One of the common features of male depictions with similar features found in the region called Taş Tepeler (Stone Hills), located in southeast Turkey, is holding a phallus, either standing or sitting.
The numerous findings of male sculptures and male figurines in the Taş Tepeler region may be an indication of a culture that symbolized the importance of fertility and population.
From the end of the Epi-paleolithic era, human figurines and idols begin to appear, as well as animal figurines found in Anatolia and Mesopotamia. While figurines of animals continue into the Neolithic period, there is a significant increase in findings of human figurines.
Especially the increase in male statues in the region called Taş Tepeler is remarkable. These statues are made out of limestone, while the figurines are made out of limestone or baked clay.
One commonality among these male depictions is that the hands join in front of the figure, sometimes holding a phallus, either standing or sitting.
The Urfa-Yeni Mahalle male statue that stands in the Şanlıurfa city center, the male figurine found at Karahan Tepe (Hill), and the figurines found at Göbekli Tepe, Harbetsuvan, Nevali Chori, Kilisik all have similar portrayals of the male form and phallus.
Excavations at the Nevali Chori settlement resulted in the first discovery of T-shaped columns. And among the finds found in the layers of the Pre-Pottery Neolithic settlement identified, there were also some statues of male figures. In addition, thanks to the presence of arm and finger reliefs on the T-shaped column, it was understood that these were stylized male sculptures.
In 1993, during a landscaping project in the Yeni Mahalle area of şanlurfa, a limestone sculpture depicting a human figure with a phallus and no legs, about 1.93 m in height, carved as a column, was discovered by coincidence. This sculpture, which displays arm and finger reliefs, is comparable to the T-shaped pillar in style. The Yeni Mahalle sculpture is the oldest known human-sized statue.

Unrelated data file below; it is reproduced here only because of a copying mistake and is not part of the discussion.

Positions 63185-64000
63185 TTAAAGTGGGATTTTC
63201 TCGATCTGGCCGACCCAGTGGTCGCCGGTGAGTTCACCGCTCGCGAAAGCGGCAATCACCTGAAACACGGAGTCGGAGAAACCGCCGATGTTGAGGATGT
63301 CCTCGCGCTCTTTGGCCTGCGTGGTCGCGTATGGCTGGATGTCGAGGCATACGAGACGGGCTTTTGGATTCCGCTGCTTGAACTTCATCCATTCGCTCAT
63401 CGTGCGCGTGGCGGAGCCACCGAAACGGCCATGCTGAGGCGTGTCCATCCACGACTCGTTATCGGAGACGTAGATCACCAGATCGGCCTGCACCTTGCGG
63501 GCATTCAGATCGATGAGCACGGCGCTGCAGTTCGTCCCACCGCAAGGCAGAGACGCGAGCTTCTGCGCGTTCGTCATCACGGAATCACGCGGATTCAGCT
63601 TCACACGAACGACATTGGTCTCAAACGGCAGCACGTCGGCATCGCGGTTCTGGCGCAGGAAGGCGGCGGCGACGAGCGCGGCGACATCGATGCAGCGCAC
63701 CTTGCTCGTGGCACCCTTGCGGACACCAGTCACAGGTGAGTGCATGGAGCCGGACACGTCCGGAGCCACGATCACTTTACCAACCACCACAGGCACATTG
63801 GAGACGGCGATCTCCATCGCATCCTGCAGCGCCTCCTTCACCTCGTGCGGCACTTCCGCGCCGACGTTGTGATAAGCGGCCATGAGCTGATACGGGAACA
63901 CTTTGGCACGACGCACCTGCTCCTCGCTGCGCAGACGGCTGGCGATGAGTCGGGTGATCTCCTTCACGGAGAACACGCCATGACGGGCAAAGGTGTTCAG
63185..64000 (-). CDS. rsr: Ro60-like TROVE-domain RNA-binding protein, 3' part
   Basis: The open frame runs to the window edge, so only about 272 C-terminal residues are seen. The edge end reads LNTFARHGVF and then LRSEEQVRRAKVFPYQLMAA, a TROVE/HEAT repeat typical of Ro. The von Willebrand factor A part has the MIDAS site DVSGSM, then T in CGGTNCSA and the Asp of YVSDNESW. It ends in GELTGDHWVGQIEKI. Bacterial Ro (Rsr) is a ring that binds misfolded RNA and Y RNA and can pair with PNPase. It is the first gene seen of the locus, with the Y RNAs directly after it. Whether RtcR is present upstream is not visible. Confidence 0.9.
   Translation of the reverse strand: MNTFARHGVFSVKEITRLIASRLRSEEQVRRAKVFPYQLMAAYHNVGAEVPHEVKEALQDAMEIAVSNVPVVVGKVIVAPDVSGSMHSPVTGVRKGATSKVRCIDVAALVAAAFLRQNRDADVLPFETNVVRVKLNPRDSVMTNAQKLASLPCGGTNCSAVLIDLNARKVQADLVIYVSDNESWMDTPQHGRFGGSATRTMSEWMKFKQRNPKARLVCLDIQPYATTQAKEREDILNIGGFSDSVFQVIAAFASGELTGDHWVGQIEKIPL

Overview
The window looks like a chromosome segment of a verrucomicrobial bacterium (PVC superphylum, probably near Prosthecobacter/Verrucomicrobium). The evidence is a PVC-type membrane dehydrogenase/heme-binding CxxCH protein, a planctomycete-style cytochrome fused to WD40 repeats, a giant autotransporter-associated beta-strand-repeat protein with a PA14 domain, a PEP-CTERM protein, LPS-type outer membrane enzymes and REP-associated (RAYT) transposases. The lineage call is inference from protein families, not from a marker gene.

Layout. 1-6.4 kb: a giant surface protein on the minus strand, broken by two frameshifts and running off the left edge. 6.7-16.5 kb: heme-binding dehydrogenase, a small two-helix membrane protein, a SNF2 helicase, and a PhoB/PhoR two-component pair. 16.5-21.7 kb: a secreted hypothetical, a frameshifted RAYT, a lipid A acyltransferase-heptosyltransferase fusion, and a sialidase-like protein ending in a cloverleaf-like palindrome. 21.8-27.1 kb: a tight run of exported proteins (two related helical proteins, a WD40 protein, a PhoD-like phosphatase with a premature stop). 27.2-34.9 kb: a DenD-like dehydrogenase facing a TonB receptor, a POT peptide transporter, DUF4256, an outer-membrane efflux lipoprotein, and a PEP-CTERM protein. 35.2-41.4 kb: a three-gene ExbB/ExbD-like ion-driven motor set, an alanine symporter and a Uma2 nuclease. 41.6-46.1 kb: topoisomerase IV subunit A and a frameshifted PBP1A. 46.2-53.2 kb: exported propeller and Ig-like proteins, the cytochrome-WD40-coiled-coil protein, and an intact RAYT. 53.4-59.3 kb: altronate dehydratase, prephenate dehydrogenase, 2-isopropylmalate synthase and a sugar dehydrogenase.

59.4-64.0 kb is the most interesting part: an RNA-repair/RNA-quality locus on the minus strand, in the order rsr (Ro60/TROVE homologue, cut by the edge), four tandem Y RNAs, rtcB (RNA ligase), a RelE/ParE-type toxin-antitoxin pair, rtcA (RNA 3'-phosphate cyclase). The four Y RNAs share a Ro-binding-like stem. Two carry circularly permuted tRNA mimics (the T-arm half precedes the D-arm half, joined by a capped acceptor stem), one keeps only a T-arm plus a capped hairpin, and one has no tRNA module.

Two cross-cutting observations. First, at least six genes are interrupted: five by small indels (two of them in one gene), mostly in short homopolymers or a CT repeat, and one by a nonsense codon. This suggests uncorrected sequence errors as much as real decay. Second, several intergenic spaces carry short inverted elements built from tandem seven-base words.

The pillars discovered in the Göbekli Tepe settlement’s III layer, the lowest layer, were dated to 9100 BCE. These pillars, which also stylize humans and stand around 5 meters tall, are formed of monolithic stones and are the first known specimens of this time.
Male figures; male sculpture heads, totems, masks, torsos and phallus pieces, male sculptures in the settlement of Göbekli Tepe are plentiful.
Aside from the pillars which stylize the human form, two styles of statues of the male form emerge. One of them is the sitting male statues, and the other is the standing male statues.
In 1964, the residents of Kilisik Village, located inside the limits of Adıyaman’s Kahta region, gave a T-shaped column to the Commagene Excavation team. Two human reliefs with arms, fingers, and heads may be seen on this stone. What makes this pillar unique is that instead of a phallus, there is a hollow region beneath the bodies of the figurines. It is uncertain if this empty part is original or was added later.
The aceramic Neolithic Period is also represented in a piece of sculpture on exhibit at the Gaziantep Museum. The existence of two facial reliefs, in addition to the arms on both sides, is the most notable characteristic of this statue from an unknown location. The possible area where the phallus will be located at the front of the statue is completely scraped. The sculpture in Gaziantep is a significant example of the shift from the T-shaped pillar tradition to the sculpture tradition.
The man figure discovered at Harbetsuvan Tepesi may be considered as a continuation of Göbekli Tepe’s male sculpting tradition. This sculpture belongs to the same category as the Göbekli Tepe and Karahan Tepe seated male sculptures.
One of the most striking of these male depictions is undoubtedly a scene with five figures consisting of a human, a leopard, and a bull in Sayburç in Taş Tepeler, Şanlıurfa.
In the figures that are thought to be related to each other, there are two leopards with their mouths open on either side of the male figure holding his phallus with one hand. To the left of them, there was a man holding a snake and a bull standing in front of him with his big horns.
Considered to be contemporary with the last periods of Göbekli Tepe, the Sayburç is also one of the Taş Tepes in Şanlıurfa, which consists of Göbekli Tepe and eleven other archaeological sites around it.
The common similarities of all these male statues and male figurines may indicate the importance of population development in this period. In the following periods, this importance may have evolved towards the sanctity of women’s fertility.
Source: Celal ULUDAĞ, Bahattin ÇELİK, Kaya TOLON, “A MALE FIGURINE FROM HARBETSUVAN TEPESİ”, Karadeniz Journal, 38.